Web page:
[HamWAN PSDR] Service Impact Notice
Nigel Vander Houwen
nigel at nigelvh.com
Fri Mar 11 09:29:12 PST 2016
The biggest problem I see here is time resources. I brought this up to Bart off list, but there’s a continuing struggle to either have time to do the work yourself, or get other people to do the work.
I deployed all of our monitoring and logging infrastructure, and I can say as a fact it’s been a struggle to get anyone to even do the basic work of adding new devices to the existing monitoring system, even after providing tutorials. This has gotten a bit better in very recent history, but it remains an issue.
Automation is absolutely something we need to put more work into. Ryan and I have already put a bunch of work into this, which again, we have struggled to get folks to pick up, use, and contribute to.
Modems breaking happens, and site access can be a significant problem. The East Tiger-SnoDEM link that Bart called out has been known down, but we can’t feasibly get that replaced in the middle of winter. Hopefully soon that can be taken care of.
We can try to treat this like a production network all we want, but the reality is that we have effectively one part time staff trying to do, as Rob put it, both the Operations and Development work.
The reality is that this is a network with VERY limited admin resources, which get split up to do various important things, the 900MHz work included, but that leaves even less available to do any day to day work. This isn’t our full time job, we’re not paid, we all have lives and families, we have VERY few people that actually volunteer to do any of the work, so the reality is there’s a lot we have a hard time getting to. Reality puts us much closer to “best effort” than “production”, and until we get more time/resources to do the work, it’s going to continue to be a struggle.
If folks want to volunteer, I’d be happy to put them on improvements in monitoring, automation, and fixing things in the existing production network.
> On Mar 11, 2016, at 09:11, Rob Salsgiver <rob at nr3o.com> wrote:
> You touch on a few things that have been “niggling” at the back of my mind for quite a while now – most of them come down in one way or another to overall reliability (of HamWAN) for EMCOMM, which most know has been my main driver for supporting the effort.
> There’s been a TON of great work done and quite frankly, I’ve been amazed that HamWAN has gone as far and fast as it has, particularly for a “ham” effort.
> At the same time we’ve slowly been adding and attracting the attention of various EMCOMM organizations with the promise and potential of redundant, reliable, resilient communications when “the big one” hits. Obviously not everything HamWAN is expected to survive a major quake or other event, but even pockets of reliable, high-speed communication are more than what can be accomplished via voice relays.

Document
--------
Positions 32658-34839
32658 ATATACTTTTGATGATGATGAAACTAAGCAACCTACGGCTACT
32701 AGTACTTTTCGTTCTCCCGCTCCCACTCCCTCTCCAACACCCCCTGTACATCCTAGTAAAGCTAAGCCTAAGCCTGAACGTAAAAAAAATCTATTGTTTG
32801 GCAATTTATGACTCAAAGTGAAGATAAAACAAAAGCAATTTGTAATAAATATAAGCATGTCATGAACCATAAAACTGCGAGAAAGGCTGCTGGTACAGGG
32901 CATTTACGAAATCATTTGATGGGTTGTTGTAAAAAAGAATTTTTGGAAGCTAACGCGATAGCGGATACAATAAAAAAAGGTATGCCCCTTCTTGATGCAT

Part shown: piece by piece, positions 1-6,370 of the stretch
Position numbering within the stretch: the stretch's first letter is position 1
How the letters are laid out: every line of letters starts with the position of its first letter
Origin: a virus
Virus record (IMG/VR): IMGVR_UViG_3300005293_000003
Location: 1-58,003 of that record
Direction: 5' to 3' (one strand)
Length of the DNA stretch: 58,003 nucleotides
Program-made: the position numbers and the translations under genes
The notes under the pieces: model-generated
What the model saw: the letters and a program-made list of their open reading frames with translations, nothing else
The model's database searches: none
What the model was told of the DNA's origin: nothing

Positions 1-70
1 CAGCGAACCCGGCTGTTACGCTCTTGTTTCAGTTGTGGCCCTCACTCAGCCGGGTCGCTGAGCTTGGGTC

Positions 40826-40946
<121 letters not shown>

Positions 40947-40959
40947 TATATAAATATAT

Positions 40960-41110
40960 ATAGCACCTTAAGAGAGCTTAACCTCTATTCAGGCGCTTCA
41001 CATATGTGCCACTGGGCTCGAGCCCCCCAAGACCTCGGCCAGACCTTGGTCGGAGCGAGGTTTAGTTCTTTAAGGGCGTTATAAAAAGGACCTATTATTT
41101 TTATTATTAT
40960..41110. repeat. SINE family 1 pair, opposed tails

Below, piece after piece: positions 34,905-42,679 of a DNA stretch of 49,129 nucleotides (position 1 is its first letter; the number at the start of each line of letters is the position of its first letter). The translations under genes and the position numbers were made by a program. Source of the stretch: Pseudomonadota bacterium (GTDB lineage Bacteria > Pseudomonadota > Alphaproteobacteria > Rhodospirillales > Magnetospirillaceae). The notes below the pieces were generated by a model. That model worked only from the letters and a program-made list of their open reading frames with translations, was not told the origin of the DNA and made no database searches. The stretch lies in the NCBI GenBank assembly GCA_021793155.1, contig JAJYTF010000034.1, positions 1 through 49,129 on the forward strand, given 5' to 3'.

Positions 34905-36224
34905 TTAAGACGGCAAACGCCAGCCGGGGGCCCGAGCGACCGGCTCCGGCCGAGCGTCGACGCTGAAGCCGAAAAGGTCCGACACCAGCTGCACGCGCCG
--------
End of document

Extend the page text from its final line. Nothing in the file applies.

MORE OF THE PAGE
> All of which bring back to the current outage and discussion. There have been several outages in key places since we began. Last year SnoDEM was all but stranded due to a Haystack modem failure and other events at the same time. Now we have a similar situation in a different place brought on by multiple failures or weaknesses. In other instances I’ve been told we’ve had outages via misconfigured devices or other reasons. Even in a perfect world, human error happens.
> I believe HamWAN would benefit from somewhat of a shift in operating philosophy that would create two separate departments or divisions – operations and development.
> Operations responsibilities
> 1) Provide day to day monitoring of network resources and conditions
> 2) Manage (admin) of those portions of the network that are designated as “in production”. This should be the majority of the network.
> 3) Provide communications and coordination of network maintenance
> 4) Maintain an active inventory of all operational (production) sites, site hardware, and site access information.
> 5) Maintain and manage all production site device configurations and config change management.
> 6) Coordinate implementation of new functionality introduced by the Development department with appropriate monitoring, end-user communication, etc
> 7) Recommend topics and technologies to be explored by the Development team to enhance operational stability and delivery of new features to the network.
> 8) Document technologies, methods, and tools selected for use (and why) from an operational standpoint.
> 9) Maintain an active inventory of spare hardware to support all sites.
> 10) Establish a plan to correct ALL key site failures within XXXX days.
> 11) Coordinate with Development to actively inject and test network failures and redundancy capabilities.
> 12) Coordinate with Development to enhance HamWAN’s ability to operate in “pockets” when portions of the network fail in an earthquake – i.e. – each “island” stays operational with as many services as possible
> Development responsibilities
> 1) Continued exploration of new hardware, software, and network management tools (Quagga vs BIRD, Metals vs QRTs, etc)